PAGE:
The ship The Flipflopi measures no less than 9 meters (30 feet). Maybe that is not a striking aspect, but the construction material definitely is: the ship is made entirely from recycled plastic. Stranded slippers, bags and bottles once again set out to water facing a new challenge: sailing around Lake Victoria in a month to raise awareness around single-use plastic.
“Africa is said to have only beautiful beaches. Natural beauty, pearl white, a feast for the eye,” Dipesh Pabari commences. “But many of those beaches are covered with discarded plastic.” With this in mind, Pabari started The Flipflopi project, together with two companions, Ben Morison and Ali Skanda. “It is a genuine passion-project. We want to make as many people as possible aware of the plastic problem.”
It took the men nearly two years to build the 9 meter Flipflopi-ship in Lamu. “In the beginning, we failed constantly. The boat wouldn’t float or it would break.” The Flipflopi was finished after a lot of trial and error: then the ship was ready to sail around Lake Victoria. “It is incredibly solid and we have no problems on the lake at all.” Only as the ship returns to its berth in the port of Lamu, some cracks appear. Pabari chuckles: “This says more about the quality of the roads, here in Kenya, than about the Flipflopi.”
Start in Kisumu
The Flipflopi crew starts the trip around Lake Victoria from Kisumu, Kenya. “This is where we organize activities with musicians, artists and recycling workshops for a whole month,” Pabari proudly states. From this point, the ship will sail to fifteen locations around the lake and some of the islands will be visited. “Everywhere we moor, we create big events. From bazaars where the locals exhibit and sell their recycled items, to workshops, discussions with local politicians and creating art projects of plastic.”
Pabari doesn’t want to inspire young people only: “The plastic problem covers all ages. Yes, young people have the future, but we also want to reach adults. They set an example and could change their ways and habits even now.” Pabari sees Africa grow and hopes to be able to steer it into the right direction. “We are now getting to a point where we can get ahead of the over-consumption of plastic. If we can turn the tide in time, future generations will be able to live in a beautiful, clean Africa.”
The ship had to be a dhow
The ship, The Flipflopi, owes its name to the thousands of flipflops that form the bottom. The ship was constructed as a dhow-boat deliberately. “The dhow is a real symbol for the whole of Africa. These ships have been sailing our waters for thousands of years. It is a binding symbol that covers many countries.” Co-founder Ali Skanda comes from a family that made dhows day in day out. His expertise helped to build the Flipflopi.
The team has realized that their ship is doing well, even at sea, and wants to share the technology with everyone. “During our journeys we teach our techniques to local fishermen. That will enable them to also build ships and parts out of plastic.” In the course of this month, the organization will also publish a toolkit, so everyone can build ships from recycled plastic.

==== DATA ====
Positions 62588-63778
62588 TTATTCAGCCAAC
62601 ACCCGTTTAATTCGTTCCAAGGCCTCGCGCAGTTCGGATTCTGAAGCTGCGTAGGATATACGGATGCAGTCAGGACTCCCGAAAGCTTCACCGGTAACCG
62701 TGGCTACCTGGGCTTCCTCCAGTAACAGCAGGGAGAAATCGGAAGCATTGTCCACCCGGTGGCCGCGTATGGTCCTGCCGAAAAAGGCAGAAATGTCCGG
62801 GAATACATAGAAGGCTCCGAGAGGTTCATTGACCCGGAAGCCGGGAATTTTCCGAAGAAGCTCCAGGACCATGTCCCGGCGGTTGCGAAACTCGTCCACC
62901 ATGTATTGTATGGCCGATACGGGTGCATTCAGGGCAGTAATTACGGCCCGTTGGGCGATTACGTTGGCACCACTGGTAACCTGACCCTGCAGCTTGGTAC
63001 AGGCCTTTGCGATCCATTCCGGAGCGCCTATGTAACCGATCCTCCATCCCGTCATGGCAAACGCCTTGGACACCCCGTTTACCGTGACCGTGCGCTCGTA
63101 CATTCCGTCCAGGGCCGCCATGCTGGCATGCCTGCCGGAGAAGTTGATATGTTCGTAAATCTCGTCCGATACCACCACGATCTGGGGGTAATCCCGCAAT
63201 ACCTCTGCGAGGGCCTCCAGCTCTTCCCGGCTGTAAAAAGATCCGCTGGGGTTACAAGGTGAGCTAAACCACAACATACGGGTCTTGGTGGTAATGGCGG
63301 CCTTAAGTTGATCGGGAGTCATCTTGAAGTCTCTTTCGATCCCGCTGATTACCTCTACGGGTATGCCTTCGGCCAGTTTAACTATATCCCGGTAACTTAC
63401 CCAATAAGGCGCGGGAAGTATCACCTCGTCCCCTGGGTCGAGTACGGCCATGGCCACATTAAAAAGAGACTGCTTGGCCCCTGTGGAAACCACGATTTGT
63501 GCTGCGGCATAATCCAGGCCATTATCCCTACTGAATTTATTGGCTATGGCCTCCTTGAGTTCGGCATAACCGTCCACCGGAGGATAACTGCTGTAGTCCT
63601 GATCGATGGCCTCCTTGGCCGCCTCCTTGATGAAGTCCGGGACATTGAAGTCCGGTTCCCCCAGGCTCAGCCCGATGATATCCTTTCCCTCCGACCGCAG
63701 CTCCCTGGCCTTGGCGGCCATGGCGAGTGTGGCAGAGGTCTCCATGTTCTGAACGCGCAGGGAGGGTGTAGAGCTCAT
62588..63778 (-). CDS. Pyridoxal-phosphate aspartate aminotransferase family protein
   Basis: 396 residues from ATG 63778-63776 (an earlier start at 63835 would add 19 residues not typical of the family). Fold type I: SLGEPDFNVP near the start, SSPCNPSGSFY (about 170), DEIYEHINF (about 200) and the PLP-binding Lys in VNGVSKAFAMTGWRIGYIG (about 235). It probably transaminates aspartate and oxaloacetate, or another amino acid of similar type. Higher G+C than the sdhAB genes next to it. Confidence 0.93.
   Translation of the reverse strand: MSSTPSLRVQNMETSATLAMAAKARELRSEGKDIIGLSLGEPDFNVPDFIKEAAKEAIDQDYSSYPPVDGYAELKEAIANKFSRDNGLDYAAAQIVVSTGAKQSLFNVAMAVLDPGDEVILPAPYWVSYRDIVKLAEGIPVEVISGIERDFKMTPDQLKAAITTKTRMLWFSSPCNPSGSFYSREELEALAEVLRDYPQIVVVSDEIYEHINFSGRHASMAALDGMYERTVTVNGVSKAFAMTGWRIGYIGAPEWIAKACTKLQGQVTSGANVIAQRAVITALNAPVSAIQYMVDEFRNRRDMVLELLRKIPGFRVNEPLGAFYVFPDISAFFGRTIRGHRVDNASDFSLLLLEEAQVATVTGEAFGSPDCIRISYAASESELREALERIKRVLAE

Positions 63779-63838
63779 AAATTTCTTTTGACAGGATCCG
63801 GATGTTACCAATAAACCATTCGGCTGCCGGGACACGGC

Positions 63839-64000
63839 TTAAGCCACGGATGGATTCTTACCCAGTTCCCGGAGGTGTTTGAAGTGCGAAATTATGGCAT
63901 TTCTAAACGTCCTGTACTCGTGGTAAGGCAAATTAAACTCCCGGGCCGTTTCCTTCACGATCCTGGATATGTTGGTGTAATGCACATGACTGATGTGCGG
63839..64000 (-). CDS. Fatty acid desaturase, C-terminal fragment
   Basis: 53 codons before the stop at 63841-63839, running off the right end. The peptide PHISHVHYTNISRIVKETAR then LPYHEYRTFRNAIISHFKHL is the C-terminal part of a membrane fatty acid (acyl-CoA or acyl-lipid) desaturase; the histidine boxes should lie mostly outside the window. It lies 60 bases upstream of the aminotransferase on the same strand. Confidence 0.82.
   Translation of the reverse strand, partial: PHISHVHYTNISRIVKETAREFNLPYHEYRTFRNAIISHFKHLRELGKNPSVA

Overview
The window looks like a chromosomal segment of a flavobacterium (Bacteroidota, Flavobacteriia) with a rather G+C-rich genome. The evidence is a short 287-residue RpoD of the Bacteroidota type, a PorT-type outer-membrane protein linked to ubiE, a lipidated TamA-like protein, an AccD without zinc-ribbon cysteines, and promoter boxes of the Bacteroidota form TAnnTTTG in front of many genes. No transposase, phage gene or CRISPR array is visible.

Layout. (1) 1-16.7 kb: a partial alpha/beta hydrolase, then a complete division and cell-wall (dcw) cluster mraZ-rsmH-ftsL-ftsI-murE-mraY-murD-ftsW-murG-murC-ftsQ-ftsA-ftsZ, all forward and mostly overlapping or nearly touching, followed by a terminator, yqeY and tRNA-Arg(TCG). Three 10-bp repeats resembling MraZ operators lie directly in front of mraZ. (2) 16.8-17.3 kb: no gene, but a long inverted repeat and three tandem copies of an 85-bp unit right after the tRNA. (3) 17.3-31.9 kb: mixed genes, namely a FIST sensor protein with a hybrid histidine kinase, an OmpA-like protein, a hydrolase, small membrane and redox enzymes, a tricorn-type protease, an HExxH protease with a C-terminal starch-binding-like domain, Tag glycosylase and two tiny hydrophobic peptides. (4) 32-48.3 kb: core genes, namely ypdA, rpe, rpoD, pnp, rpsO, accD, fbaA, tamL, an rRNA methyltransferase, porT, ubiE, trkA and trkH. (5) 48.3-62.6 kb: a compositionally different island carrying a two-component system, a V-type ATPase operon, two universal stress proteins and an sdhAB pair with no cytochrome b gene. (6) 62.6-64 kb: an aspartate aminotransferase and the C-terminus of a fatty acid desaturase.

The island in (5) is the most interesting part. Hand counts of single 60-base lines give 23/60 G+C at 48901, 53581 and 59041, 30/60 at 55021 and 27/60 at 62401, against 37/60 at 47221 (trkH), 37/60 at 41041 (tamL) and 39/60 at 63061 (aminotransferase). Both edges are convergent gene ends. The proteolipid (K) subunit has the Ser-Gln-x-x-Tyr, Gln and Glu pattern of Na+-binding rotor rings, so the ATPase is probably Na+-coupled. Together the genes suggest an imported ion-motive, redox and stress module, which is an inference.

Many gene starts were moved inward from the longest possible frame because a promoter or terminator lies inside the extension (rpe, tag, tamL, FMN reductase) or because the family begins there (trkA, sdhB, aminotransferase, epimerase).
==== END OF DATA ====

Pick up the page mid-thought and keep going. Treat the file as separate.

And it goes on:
Researchers and artists
On the route on the waters of Uganda and Tanzania, the crew also works on water research on the lake. It is the first time that research is done on the quantities of microplastic in the surface water and deeper waters of Lake Victoria. “Huge amounts of data were collected. The researchers are very excited, but now they have to work very hard to show results.” The results are currently being analyzed in cooperation with the universities of Dar es Salaam and Northumbria.
Also, famous artists are playing their part: “Kenyan rapper, Juliani, joined us to discuss things with people around the lake” The rapper has made statements about recycling and single-use-plastics before. “His presence means a lot to the people. The greatest thing is, on the basis of this trip, Juliani wrote a song about plastic pollution; we will bring it out together.”
Battle against single-use-plastic
“Although there are laws and regulations in Uganda, Kenya and Tanzania, restricting the plastic pollution, still we are here to take action for plastic awareness,” says Pabari. In the field of plastic legislation, the three countries find themselves at different stages. In Uganda, the proposed Act still hasn’t been adopted. “In Kenya and Tanzania, although the laws have been adopted, the regulations are showing several slipups. For example, in protected areas in Kenya you can still find many plastic straws.”
“Our visit to Uganda has revived the plastic Law.” Sylvia Nagginda, Queen of Buganda, an historical kingdom in Uganda, even personally signed an important petition: “Her signing this single-use-plastic ban petition means it will be brought to the attention of the right people. That is our goal exactly.” At this moment, the lawyers of Flipflopi and the Ugandese authorities are looking together as to how a plastic ban can actually be introduced.
The next adventures
Due to setbacks, the future plans of The Flipflopi are further away than planned. “We recently had a fire in our ship yard. The Flipflopi was unscathed, but much of the machinery was affected. We are currently rebuilding this, but it has caused us to postpone our plans.” The shipbuilders are working on a new Flipflopi, that will be twice as big. “The new one will be over 20 meters (60 feet) long and must be able to travel even greater distances. We’re not sure yet where we’re going, but it is obvious that our battle has not ended yet.”
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